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Composite video FET source follower

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TQFP

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Greetings,

I'm working on a video project and I need to reproduce a composite output that matches an existing device (the TMS-9918A if you want to know.) Let me try to be as brief as possible. I am a little confused by the original device's output, which according to the data sheet is:

Vwhite: 3.0V
Vblack: 2.3V
Vsync: 2.0V

Test conditions: RL = 470ohms

The datasheet also states:

"The TMS9918A composite video output pin (36), is driven by a source-follower MOS transistor that requires an external pull-down resistor to Vss. A 470-ohm resistor is typically used to provide a 1.9 volt peek-to-peek signal on the output. This output will drive most color directly, although in some cases it may be necessary to provide a simple interface circuit to match the monitor's input requirements."

This brings up a few questions. Why would the chip output 2.0 to 3.0 volts in to a 470-ohm load when standard composite video (from what I have found) is 0V to 1V into a 75-ohm load?

Also, the text says that the output into a 470-ohm load will be a 1.9 volt peek to peek that can drive a monitor directly!? This does not match the other specs in the datasheet that show the proper 1V difference, albeit 2V higher than standard, and into a different load.

I'm not looking for color output, but I'd like to do at least black, white, and gray, which I found some info for doing with two digital outputs and two resistors, like this:
Code:
5V-TTL [D1] ---(900 ohm)---+
                           |
5V-TTL [D0] ---(450 ohm)---+
                           |
              ---(75 ohm in monitor)---
                           |
                           V (gnd)
This site (Rickard's electronic projects page - How to generate composite video signals in software using PIC.) shows how this can drive a composite signal and provides the 4 basic voltages:

0V for sync with D1 and D0 at ground
.3V for black with D1 at ground and D0 at +5
.67V for gray with D1 at +5 and D0 at ground
1V for white with D1 and D0 at +5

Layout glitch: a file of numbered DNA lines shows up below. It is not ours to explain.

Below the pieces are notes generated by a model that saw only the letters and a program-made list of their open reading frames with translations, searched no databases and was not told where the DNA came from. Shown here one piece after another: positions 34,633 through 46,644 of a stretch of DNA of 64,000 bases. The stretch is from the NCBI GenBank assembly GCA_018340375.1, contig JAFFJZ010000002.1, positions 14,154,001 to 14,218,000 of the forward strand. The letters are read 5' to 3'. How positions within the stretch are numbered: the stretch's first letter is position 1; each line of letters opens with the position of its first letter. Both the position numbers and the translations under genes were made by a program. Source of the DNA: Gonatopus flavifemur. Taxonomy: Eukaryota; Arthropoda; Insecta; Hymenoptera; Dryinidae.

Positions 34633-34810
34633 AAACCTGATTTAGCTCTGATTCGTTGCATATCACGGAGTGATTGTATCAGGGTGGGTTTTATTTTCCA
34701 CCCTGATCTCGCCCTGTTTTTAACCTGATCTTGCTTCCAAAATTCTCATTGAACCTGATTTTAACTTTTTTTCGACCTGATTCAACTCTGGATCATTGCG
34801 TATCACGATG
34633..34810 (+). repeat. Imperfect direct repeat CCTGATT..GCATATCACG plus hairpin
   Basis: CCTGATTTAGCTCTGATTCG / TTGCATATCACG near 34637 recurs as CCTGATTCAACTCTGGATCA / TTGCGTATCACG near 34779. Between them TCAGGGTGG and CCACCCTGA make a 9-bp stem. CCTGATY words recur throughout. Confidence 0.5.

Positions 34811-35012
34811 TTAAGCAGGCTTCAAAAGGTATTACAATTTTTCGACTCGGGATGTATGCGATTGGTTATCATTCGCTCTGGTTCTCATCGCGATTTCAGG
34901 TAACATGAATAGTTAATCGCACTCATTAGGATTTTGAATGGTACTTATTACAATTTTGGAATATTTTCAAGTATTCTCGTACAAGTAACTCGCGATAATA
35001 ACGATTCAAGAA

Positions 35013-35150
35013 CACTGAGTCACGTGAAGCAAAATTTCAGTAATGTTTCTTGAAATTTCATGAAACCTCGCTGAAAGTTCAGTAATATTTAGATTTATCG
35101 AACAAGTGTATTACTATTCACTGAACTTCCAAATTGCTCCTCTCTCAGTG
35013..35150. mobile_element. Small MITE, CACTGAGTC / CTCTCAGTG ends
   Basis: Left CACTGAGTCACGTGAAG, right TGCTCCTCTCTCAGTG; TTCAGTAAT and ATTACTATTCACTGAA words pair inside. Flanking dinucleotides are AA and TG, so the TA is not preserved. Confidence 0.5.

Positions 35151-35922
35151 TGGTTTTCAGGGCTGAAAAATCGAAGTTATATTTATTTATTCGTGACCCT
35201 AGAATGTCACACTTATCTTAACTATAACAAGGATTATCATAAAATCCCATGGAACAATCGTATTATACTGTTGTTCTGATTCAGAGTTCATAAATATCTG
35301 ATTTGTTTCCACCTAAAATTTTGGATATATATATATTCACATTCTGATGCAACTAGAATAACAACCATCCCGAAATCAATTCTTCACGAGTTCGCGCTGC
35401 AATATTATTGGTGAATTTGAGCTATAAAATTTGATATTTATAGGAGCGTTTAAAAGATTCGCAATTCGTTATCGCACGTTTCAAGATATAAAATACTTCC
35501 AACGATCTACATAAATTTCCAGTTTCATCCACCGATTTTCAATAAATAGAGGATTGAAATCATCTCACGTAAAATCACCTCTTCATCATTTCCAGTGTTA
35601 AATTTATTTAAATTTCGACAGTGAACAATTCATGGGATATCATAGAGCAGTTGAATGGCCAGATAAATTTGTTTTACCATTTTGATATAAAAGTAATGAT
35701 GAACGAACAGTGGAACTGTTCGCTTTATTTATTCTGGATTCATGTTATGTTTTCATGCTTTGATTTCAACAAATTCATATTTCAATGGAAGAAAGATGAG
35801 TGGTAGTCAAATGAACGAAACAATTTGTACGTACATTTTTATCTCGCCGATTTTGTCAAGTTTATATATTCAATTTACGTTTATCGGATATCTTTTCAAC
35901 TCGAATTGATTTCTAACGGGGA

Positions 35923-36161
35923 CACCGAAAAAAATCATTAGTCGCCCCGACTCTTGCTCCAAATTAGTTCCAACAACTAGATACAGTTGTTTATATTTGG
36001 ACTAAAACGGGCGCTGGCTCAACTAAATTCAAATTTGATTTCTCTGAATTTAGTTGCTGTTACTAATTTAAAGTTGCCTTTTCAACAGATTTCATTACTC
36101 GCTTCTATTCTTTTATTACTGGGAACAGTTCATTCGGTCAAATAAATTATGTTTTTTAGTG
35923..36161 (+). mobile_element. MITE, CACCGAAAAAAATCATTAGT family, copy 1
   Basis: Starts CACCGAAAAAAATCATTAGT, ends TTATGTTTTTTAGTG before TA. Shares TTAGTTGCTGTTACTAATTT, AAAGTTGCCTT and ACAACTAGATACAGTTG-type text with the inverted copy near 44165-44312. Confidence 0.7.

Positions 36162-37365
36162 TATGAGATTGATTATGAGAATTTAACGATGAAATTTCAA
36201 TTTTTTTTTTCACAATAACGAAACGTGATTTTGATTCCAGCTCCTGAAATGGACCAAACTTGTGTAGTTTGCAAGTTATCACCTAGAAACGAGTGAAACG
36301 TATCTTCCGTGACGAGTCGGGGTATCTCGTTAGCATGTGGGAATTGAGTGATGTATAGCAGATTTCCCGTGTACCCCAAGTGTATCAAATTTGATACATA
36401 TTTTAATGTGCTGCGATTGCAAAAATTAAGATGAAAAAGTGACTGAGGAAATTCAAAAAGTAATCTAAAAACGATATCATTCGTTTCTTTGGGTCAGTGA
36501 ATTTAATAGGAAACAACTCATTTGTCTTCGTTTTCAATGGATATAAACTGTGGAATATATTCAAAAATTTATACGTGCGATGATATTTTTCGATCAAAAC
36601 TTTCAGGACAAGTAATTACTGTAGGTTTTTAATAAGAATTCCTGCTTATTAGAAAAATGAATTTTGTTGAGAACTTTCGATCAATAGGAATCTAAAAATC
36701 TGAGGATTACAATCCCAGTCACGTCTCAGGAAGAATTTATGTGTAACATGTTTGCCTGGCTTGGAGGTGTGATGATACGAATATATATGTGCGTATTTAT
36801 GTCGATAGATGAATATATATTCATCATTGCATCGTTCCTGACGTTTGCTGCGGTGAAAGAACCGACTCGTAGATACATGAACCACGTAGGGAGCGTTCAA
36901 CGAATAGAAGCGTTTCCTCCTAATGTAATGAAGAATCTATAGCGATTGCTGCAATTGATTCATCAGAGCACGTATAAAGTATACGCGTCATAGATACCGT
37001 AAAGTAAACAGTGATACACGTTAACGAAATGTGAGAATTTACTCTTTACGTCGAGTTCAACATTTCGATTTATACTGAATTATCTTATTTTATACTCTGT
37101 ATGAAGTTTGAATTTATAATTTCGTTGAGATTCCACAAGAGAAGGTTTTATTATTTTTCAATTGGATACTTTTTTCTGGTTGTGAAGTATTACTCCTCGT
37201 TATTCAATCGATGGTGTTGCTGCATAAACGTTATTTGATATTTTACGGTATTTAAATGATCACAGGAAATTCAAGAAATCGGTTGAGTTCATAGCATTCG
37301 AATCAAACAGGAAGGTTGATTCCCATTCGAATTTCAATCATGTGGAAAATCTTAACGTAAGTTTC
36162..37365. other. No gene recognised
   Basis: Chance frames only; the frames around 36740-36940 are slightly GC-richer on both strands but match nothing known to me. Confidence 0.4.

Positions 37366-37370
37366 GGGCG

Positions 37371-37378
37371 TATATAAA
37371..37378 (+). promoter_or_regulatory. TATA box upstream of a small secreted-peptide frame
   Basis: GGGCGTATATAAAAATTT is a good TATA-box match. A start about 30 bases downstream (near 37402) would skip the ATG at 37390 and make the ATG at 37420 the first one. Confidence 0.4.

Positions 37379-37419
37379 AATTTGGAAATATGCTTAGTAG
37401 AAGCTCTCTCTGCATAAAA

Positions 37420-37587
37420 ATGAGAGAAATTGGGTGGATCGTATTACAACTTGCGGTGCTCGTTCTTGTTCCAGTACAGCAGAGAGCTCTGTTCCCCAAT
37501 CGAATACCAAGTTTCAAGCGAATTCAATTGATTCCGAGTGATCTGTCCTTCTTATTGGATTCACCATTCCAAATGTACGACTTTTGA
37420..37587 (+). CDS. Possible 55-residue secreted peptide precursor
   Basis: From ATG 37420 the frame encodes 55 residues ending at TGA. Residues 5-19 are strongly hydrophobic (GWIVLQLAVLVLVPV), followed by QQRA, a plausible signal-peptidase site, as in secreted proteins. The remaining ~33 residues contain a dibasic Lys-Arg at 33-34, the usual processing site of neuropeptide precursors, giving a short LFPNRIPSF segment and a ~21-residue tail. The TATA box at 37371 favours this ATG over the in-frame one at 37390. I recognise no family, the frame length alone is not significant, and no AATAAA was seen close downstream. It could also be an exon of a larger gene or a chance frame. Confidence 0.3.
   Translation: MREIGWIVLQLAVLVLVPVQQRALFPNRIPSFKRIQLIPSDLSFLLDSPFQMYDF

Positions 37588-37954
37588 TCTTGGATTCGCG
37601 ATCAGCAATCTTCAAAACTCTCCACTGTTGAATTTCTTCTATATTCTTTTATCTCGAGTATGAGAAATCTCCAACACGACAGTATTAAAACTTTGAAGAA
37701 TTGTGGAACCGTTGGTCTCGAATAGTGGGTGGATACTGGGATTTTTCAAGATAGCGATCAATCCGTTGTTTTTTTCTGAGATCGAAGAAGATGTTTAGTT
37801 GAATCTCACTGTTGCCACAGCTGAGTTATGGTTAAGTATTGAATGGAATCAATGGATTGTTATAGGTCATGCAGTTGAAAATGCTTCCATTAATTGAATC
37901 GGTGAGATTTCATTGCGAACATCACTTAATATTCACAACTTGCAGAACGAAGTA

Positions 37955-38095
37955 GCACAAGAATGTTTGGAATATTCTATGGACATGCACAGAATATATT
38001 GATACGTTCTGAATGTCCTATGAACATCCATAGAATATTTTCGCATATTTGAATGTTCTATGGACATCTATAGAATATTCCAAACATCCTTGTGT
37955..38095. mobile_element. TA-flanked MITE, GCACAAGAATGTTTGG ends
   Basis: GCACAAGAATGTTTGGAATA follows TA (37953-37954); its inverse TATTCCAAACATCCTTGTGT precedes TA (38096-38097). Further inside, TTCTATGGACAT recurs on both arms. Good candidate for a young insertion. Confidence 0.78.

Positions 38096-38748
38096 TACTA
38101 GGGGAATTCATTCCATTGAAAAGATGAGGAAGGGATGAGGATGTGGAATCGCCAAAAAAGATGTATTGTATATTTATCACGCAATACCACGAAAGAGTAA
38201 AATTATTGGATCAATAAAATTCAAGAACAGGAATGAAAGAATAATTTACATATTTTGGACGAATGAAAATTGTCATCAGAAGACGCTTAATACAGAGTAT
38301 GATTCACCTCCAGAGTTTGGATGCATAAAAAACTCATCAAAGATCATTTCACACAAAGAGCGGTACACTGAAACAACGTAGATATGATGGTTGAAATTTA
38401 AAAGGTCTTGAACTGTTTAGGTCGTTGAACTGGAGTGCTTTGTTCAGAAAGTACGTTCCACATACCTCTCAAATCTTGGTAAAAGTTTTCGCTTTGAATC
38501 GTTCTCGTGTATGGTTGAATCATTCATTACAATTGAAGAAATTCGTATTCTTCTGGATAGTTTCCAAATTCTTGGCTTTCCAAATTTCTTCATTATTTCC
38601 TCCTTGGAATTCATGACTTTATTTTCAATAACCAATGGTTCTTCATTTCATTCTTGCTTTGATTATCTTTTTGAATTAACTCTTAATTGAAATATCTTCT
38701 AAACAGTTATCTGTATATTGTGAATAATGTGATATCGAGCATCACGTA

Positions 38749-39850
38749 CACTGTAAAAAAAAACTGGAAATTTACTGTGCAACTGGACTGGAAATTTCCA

This is great, except I'm using a 3.3V source (I found another site that used 600 and 300 ohm resistors instead), and my target load is 470 ohms instead of 75. I also need to throw a FET in there and produce voltages from 2.0 to 3.0. I guess?

My current design is something like this:
Code:
                                  +5V
3V-LVTTL [D1] ---(900)---+         |
                         |       |<+
3V-LVTTL [D0] ---(450)---+-------|   (FET)
                         |       |<+
                      (75-ohm)     |
                         |        ???
                         V (gnd)
Sorry for the lousy schematic. Basically I'm using the same input circuit as described on the site I found (above) to make the 0, .3, .67, and 1V signals, which I'm developing via the 75-ohm resistor, and using that as the input to the FET. However, how do I make the output of the FET swing from 2V to 3V with a 470-ohm load, when the gate goes from 0V to 1V?

This is all hypothetical at this point (nothing built or proven), and any insight would be greatly appreciated.

Thanks,
Matthew
 

BradtheRad

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is driven by a source-follower MOS transistor that requires an external pull-down resistor to Vss. A 470-ohm resistor is typically used to provide a 1.9 volt peek-to-peek signal on the output. This output will drive most color directly, although in some cases it may be necessary to provide a simple interface circuit to match the monitor's input requirements."

This brings up a few questions. Why would the chip output 2.0 to 3.0 volts in to a 470-ohm load when standard composite video (from what I have found) is 0V to 1V into a 75-ohm load?

Also, the text says that the output into a 470-ohm load will be a 1.9 volt peek to peek that can drive a monitor directly!? This does not match the other specs in the datasheet that show the proper 1V difference, albeit 2V higher than standard, and into a different load.
Supposition on my part...

If you change the 470 ohm pull-down resistor to 75 ohm, you will probably see the output assume the standard levels you expect.

I think they recommended 470 ohm as a middle value in order to handle an unknown variety of devices that might be connected.

Example, in case you connect a high impedance device, the output waveform might not go to zero V at the times it's supposed to. To ensure proper waveform at the output, a pull-down resistor is needed. But since there might be higher than standard V levels at times, they might tell you to use a 330 ohm pulldown resistor.

However they probably expect you to attach a 75 ohm load as next stage. A 470 ohm will not draw away too much signal to ground. And if you attach a 50 ohm load, they might tell you to omit the 470 ohm resistor so that you'll get that much more voltage swing.

---------- Post added at 23:18 ---------- Previous post was at 22:58 ----------

My current design is something like this:
Code:
                                  +5V
3V-LVTTL [D1] ---(900)---+         |
                         |       |<+
3V-LVTTL [D0] ---(450)---+-------|   (FET)
                         |       |<+
                      (75-ohm)     |
                         |        ???
                         V (gnd)
Sorry for the lousy schematic. Basically I'm using the same input circuit as described on the site I found (above) to make the 0, .3, .67, and 1V signals, which I'm developing via the 75-ohm resistor, and using that as the input to the FET. However, how do I make the output of the FET swing from 2V to 3V with a 470-ohm load, when the gate goes from 0V to 1V?